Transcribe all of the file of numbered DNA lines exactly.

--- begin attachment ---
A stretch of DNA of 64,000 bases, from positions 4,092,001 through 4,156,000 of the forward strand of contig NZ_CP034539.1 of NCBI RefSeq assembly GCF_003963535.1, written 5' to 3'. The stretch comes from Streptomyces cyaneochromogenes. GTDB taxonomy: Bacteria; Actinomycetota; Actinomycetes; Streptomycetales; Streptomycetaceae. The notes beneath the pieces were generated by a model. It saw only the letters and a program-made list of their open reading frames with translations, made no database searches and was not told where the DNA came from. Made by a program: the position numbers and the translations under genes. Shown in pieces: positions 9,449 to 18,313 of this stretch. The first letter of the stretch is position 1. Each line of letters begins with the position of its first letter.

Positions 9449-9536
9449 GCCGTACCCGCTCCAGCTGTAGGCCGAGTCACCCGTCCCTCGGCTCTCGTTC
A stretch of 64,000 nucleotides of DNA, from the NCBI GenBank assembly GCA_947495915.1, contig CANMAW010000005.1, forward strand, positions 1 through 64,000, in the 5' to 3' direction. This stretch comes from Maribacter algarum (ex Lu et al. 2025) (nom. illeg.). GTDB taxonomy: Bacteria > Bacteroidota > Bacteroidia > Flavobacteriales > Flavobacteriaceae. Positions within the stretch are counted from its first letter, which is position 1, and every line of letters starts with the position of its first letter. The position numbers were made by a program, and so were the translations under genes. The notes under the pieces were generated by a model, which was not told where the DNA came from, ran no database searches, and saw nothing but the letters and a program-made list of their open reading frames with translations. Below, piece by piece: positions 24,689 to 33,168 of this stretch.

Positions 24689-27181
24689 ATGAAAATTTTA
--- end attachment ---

A stretch of DNA of 64,000 bases, from positions 4,092,001 through 4,156,000 of the forward strand of contig NZ_CP034539.1 of NCBI RefSeq assembly GCF_003963535.1, written 5' to 3'. The stretch comes from Streptomyces cyaneochromogenes. GTDB taxonomy: Bacteria; Actinomycetota; Actinomycetes; Streptomycetales; Streptomycetaceae. The notes beneath the pieces were generated by a model. It saw only the letters and a program-made list of their open reading frames with translations, made no database searches and was not told where the DNA came from. Made by a program: the position numbers and the translations under genes. Shown in pieces: positions 9,449 to 18,313 of this stretch. The first letter of the stretch is position 1. Each line of letters begins with the position of its first letter.

Positions 9449-9536
9449 GCCGTACCCGCTCCAGCTGTAGGCCGAGTCACCCGTCCCTCGGCTCTCGTTC
A stretch of 64,000 nucleotides of DNA, from the NCBI GenBank assembly GCA_947495915.1, contig CANMAW010000005.1, forward strand, positions 1 through 64,000, in the 5' to 3' direction. This stretch comes from Maribacter algarum (ex Lu et al. 2025) (nom. illeg.). GTDB taxonomy: Bacteria > Bacteroidota > Bacteroidia > Flavobacteriales > Flavobacteriaceae. Positions within the stretch are counted from its first letter, which is position 1, and every line of letters starts with the position of its first letter. The position numbers were made by a program, and so were the translations under genes. The notes under the pieces were generated by a model, which was not told where the DNA came from, ran no database searches, and saw nothing but the letters and a program-made list of their open reading frames with translations. Below, piece by piece: positions 24,689 to 33,168 of this stretch.

Positions 24689-27181
24689 ATGAAAATTTTA